July 13, 2012, New York – Today, in an important victory for open government, Judge Shira A. Scheindlin, of the Southern District of New York, ruled that the Federal Bureau of Investigation (FBI), the Department of Homeland Security (DHS) and U.S. Immigration and Customs Enforcement (ICE) have failed to adequately search for and disclose information pursuant to the Freedom of Information Act (FOIA). The ruling comes in NDLON v. ICE, a FOIA lawsuit brought by the National Day Laborer Organizing Network (NDLON), the Center for Constitutional Rights (CCR) and the Immigration Justice Clinic of the Benjamin N. Cardozo School of Law, with representation by Mayer Brown LLP. The suit seeks government records relating to the controversial Secure Communities (SCOMM) program.
Said Center for Constitutional Rights attorney Ghita Schwarz, “Today’s decision rightly holds the government to standards of transparency and accountability, an important step in stopping the harm this program is causing in our communities. Despite claims that SCOMM targets serious criminals, the fact is that SCOMM has done nothing but break families apart and undermine public safety by intimidating victims and witnesses of real crimes from reporting them.”
In a strongly worded opinion, Judge Scheindlin sided largely with plaintiffs, stating that “[t]ransparency is indeed expensive, but it pales in comparison to the cost of a democracy of operating behind a veil of secrecy.” Judge Scheindlin flatly rejected the defendant agencies’ claim that they should be “trusted to run effective searches” for records responsive to plaintiffs’ FOIA request “without providing a detailed description of those searches.” Particularly harsh in its conclusions about the FBI’s failure to search for documents, Judge Scheindlin characterized as “absurd” their position that ordering an office to conduct a search and receiving no response satisfied government obligations under FOIA. Pointing out that FOIA requires the government to “use twenty-first century technologies to effectuate congressional intent,” the decision broke new ground by ordering the government to “work cooperatively” with plaintiffs to “design and execute” new searches.
Said co-counsel Anthony Diana from Mayer Brown LLP, “Particularly important is the court’s recognition that the government should work with the FOIA requester to help alleviate some burdens associated with the search of a large volume of electronic data. In an era when government policies are crafted and implemented almost entirely through electronic documents, we hope that applying lessons learned in the civil e-discovery context in FOIA cases will promote transparency and accountability in government across the board.”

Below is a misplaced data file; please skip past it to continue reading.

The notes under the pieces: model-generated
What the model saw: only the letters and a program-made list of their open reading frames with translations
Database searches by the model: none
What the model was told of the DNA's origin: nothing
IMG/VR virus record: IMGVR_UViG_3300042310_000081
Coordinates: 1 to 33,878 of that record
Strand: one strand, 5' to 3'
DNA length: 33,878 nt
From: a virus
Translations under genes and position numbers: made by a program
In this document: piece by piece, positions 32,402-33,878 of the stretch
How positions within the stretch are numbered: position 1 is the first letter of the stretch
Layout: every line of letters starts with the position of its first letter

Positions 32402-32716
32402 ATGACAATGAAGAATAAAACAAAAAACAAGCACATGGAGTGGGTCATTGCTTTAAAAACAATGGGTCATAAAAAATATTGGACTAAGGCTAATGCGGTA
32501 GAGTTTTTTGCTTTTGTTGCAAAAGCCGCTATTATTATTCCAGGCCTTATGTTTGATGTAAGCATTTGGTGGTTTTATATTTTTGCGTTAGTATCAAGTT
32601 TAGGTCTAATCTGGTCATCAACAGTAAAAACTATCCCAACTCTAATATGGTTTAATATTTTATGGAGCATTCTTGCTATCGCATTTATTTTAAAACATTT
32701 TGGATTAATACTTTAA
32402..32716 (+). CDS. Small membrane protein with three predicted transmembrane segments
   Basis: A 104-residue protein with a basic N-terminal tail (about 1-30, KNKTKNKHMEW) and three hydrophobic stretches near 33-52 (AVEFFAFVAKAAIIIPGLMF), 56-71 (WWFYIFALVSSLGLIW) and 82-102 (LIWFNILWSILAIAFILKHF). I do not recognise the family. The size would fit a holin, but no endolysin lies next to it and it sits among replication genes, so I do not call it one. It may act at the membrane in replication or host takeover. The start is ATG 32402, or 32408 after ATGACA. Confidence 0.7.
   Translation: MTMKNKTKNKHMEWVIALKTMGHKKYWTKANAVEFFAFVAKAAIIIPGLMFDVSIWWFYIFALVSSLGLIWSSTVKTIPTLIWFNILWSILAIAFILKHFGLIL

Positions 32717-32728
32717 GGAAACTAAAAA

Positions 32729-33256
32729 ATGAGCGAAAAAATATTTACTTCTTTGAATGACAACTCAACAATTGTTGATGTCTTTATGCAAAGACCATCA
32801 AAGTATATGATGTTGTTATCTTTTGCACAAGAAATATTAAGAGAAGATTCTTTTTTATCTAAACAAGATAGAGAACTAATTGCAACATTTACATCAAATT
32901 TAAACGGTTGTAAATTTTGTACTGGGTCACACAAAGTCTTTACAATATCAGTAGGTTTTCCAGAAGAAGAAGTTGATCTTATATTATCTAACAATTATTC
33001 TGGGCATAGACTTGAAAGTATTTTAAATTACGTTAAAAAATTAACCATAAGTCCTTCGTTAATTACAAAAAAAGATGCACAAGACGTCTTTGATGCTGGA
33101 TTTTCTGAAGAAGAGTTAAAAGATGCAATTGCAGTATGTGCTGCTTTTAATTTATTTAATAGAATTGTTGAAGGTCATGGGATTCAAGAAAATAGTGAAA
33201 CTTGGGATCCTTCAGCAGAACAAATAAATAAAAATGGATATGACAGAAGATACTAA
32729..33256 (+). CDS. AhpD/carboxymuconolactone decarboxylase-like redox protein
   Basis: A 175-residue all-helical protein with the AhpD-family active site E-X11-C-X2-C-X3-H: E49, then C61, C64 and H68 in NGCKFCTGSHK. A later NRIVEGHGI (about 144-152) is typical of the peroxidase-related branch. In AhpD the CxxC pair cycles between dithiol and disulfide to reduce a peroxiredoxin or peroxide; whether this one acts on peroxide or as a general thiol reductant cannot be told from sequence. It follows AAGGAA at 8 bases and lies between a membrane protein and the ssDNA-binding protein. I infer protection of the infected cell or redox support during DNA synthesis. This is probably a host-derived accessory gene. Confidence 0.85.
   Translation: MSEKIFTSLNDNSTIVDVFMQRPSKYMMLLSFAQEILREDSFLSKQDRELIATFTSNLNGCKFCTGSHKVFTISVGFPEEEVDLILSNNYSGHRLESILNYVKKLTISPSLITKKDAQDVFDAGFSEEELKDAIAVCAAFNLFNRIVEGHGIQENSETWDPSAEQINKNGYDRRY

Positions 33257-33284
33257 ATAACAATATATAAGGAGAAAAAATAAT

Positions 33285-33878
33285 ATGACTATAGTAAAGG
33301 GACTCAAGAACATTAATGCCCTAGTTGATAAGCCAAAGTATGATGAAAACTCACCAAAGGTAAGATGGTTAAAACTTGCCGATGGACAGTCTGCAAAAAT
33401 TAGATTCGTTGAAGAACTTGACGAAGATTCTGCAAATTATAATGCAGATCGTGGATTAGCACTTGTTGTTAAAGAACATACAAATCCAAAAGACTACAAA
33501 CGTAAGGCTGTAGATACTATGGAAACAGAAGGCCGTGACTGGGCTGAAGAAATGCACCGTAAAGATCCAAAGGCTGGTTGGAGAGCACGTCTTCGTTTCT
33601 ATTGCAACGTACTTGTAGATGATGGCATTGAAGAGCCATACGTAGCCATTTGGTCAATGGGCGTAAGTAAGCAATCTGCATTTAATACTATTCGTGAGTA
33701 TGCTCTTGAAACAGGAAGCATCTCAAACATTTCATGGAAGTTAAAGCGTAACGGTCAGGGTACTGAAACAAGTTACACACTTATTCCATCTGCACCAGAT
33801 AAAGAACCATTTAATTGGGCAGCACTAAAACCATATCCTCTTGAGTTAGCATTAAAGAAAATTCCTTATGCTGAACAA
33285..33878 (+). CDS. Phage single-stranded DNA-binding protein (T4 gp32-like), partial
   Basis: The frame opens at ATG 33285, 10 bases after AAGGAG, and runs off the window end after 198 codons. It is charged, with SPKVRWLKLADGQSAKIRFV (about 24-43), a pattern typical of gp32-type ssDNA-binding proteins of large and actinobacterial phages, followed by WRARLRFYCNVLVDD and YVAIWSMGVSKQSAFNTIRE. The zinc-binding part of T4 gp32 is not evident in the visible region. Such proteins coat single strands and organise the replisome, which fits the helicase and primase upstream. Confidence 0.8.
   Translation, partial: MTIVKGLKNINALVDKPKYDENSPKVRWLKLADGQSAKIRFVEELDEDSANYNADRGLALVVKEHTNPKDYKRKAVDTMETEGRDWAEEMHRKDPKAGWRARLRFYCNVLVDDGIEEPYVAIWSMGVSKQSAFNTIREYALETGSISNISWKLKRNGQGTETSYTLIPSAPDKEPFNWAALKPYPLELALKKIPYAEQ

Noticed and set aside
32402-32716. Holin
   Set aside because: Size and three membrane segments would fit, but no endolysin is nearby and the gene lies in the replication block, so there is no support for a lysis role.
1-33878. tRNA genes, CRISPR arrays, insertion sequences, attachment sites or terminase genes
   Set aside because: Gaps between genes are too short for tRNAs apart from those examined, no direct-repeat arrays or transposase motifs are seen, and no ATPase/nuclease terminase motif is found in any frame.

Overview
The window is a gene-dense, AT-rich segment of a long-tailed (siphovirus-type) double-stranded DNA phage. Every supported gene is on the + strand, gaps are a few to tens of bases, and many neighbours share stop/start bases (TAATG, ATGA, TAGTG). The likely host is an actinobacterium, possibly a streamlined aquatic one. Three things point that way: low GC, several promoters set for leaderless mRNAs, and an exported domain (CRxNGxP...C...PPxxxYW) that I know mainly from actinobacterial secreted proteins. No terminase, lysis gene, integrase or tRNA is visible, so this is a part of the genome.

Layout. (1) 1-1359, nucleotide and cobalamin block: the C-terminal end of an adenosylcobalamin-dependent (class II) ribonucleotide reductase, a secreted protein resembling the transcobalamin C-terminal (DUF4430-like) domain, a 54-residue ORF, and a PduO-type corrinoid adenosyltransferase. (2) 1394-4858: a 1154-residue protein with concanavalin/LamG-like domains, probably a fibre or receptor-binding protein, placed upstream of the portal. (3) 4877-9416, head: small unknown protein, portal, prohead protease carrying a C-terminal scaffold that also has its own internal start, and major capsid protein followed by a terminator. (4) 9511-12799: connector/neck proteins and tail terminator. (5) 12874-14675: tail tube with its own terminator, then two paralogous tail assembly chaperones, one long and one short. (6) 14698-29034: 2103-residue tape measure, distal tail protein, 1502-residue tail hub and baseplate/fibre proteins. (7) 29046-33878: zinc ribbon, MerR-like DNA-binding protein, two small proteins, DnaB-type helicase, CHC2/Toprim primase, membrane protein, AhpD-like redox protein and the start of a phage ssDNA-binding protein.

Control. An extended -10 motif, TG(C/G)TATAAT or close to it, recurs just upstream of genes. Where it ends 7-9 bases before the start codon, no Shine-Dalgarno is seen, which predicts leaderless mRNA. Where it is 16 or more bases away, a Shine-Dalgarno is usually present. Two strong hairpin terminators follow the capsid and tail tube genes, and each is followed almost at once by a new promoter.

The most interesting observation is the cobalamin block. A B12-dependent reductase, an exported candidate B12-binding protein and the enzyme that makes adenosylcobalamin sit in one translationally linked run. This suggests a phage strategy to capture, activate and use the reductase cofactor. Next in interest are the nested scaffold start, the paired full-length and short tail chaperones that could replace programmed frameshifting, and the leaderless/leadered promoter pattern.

Said Jessica Karp of NDLON, “It is fitting that today’s decision comes at the end of a national week of action to ‘Restore Trust’
broken by the Secure Communities deportation program. Transparency and accountability are essential if we are to repair the damage done by this program that is spreading Arizona-style policies around the country. We are especially hopeful that the new searches will bring much-needed transparency to the role of the FBI in forcing this dangerous program on unwilling states and localities.”
Said Sonia Lin of the Immigration Justice Clinic of the Cardozo School of Law, “Today’s decision underscores the importance of transparency about controversial government policies such as SComm. The court rightly observed that this FOIA litigation has ‘influenced much of the public debate over Secure Communities’ and that through this litigation, FOIA has ‘therefore served its purpose of engendering a more informed public and a more accountable government.’ Indeed, this week, Chicago announced a proposal to reject SCOMM and former Manhattan District Attorney Robert Morgenthau publicly called for state and local ability to opt out of the program, which he described as ‘the worst kind of public policy.’”
SCOMM is an ICE deportation program that checks the immigration status of anyone arrested by local and state police, regardless of the charges and whether those charges are later dismissed.